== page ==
NARYN, Kyrgyzstan (TCA) — The University of Central Asia (UCA), created to be a catalyst for social and economic development in the region’s mountain societies, on 19 October officially opened its first campus in Naryn, Kyrgyzstan.
The new buildings on the Naryn Campus represent the first phase of a larger plan for the 252-hectare site, which was a gift from the Kyrgyz Government. Phase I includes 14,000 square meters of space that can accommodate 150 students. It features state of the art classrooms, a library and laboratories; secure, modular student dormitories; faculty and staff residences; and athletic facilities of an international standard. When the final phase is complete, the campus will accommodate 1,200 students and span 125,000 square meters, the UCA said.
The secular, internationally chartered, not-for-profit University is a partnership between the governments of Kazakhstan, the Kyrgyz Republic and Tajikistan and the Aga Khan Development Network (AKDN).
The ceremony, under the patronage of President Almazbek Atambayev, was officiated by Kyrgyz Prime Minister Sooronbay Jeenbekov and His Highness the Aga Khan.
Prime Minister Jeenbekov spoke directly to UCA students by declaring that the University would provide them with “the knowledge and skills necessary for you to become future leaders in different areas”. Calling this “a gift for all of us”, he expressed his special gratitude to His Highness the Aga Khan for his long-term vision going on to say that, “the future of our country is in the hands of our youth. Quality professional education must therefore facilitate the preparation of young people.”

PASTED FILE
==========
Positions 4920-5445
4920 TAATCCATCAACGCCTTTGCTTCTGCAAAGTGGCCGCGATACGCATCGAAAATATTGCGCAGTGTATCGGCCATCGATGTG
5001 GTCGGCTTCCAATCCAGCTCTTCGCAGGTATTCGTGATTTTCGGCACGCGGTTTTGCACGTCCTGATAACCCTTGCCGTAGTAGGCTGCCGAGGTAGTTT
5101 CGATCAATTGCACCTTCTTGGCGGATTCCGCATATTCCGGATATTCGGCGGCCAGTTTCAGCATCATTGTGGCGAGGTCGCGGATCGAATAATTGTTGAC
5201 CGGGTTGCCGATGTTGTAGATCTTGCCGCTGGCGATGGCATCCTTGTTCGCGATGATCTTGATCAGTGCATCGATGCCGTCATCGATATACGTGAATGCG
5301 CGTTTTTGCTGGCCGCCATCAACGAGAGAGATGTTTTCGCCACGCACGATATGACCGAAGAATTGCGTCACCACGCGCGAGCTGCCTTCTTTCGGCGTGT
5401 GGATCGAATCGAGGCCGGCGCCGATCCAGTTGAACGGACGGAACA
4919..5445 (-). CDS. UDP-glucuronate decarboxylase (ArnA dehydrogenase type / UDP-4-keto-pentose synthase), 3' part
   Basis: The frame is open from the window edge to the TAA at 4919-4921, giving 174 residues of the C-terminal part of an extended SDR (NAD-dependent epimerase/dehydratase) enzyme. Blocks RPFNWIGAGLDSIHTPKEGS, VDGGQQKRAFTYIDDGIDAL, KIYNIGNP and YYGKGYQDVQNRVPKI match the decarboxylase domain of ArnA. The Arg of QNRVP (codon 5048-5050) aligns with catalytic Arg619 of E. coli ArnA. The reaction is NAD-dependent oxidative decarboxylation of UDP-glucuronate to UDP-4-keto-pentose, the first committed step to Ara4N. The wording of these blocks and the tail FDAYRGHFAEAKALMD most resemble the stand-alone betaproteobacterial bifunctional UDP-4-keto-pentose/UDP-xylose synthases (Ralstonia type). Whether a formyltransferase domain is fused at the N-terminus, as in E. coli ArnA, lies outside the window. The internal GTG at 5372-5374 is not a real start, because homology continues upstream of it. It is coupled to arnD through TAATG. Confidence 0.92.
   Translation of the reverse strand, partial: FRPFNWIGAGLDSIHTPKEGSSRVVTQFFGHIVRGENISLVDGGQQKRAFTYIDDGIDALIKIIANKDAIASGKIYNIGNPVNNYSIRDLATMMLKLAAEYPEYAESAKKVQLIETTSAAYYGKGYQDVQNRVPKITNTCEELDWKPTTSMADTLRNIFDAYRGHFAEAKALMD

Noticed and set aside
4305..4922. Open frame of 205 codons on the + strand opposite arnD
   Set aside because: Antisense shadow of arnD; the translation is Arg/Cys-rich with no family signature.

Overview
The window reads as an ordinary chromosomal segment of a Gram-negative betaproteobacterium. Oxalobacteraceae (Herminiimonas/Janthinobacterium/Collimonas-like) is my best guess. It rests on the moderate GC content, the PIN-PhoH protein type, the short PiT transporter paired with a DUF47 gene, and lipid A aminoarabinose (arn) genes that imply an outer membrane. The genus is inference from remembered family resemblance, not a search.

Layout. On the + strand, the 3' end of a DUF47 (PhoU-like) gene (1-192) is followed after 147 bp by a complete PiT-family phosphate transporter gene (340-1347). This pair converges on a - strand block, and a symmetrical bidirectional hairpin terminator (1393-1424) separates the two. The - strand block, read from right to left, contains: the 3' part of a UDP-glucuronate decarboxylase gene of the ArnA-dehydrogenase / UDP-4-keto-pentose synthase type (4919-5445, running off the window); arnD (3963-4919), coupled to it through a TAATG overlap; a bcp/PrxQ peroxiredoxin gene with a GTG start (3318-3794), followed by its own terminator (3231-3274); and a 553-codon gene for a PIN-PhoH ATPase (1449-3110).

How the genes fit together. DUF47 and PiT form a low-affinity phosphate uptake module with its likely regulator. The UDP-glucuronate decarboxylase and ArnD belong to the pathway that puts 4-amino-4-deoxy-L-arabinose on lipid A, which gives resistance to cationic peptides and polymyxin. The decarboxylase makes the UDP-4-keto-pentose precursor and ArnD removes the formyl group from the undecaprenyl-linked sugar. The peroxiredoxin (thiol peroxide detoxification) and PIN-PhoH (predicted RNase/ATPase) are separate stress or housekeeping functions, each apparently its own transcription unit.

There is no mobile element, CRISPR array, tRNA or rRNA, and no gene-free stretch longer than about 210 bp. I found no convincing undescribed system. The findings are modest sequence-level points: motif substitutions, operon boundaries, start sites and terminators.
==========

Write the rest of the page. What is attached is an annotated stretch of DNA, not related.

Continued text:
“It is important to know that what we are doing here will be a valuable example of international cooperation for the future not only here in the region, but also for people far beyond the region,” said His Highness the Aga Khan speaking at the ceremony. “What this University is all about is not only the power of education, but also the power of international cooperation. It is a power that can change peoples’ lives.”
He went on to note that UCA was “not a typical start-up university,” remarking on the University’s School of Professional and Continuing Education, which has already taught over 90,000 people ranging from members of parliament to computer technicians. He also remarked on the Humanities Project, which has attracted support from 77 other universities and colleges throughout Central Asia, and two of the University’s research arms, the Institute of Public Policy and Administration and the Mountain Societies Research Institute which are “already doing path-breaking research, cooperating with international partners on issues that will be central to the region’s progress.”
The launch of the Naryn Campus is to be followed by the construction of campuses of equal size and stature in Khorog, Tajikistan (scheduled to open in 2017) and in Tekeli, Kazakhstan (expected to open in 2019).
The economic impact of the University’s three campuses is projected to be more than US$750 million in the Central Asian region. In the first phase of construction, UCA created 600 new jobs in the Kyrgyz Republic (as well as 800 at the Tajikistan site). The University’s approach to planning and building is part of a larger strategy to boost local economies by sourcing local and regional materials, strengthening existing enterprises and promoting the establishment of new ones.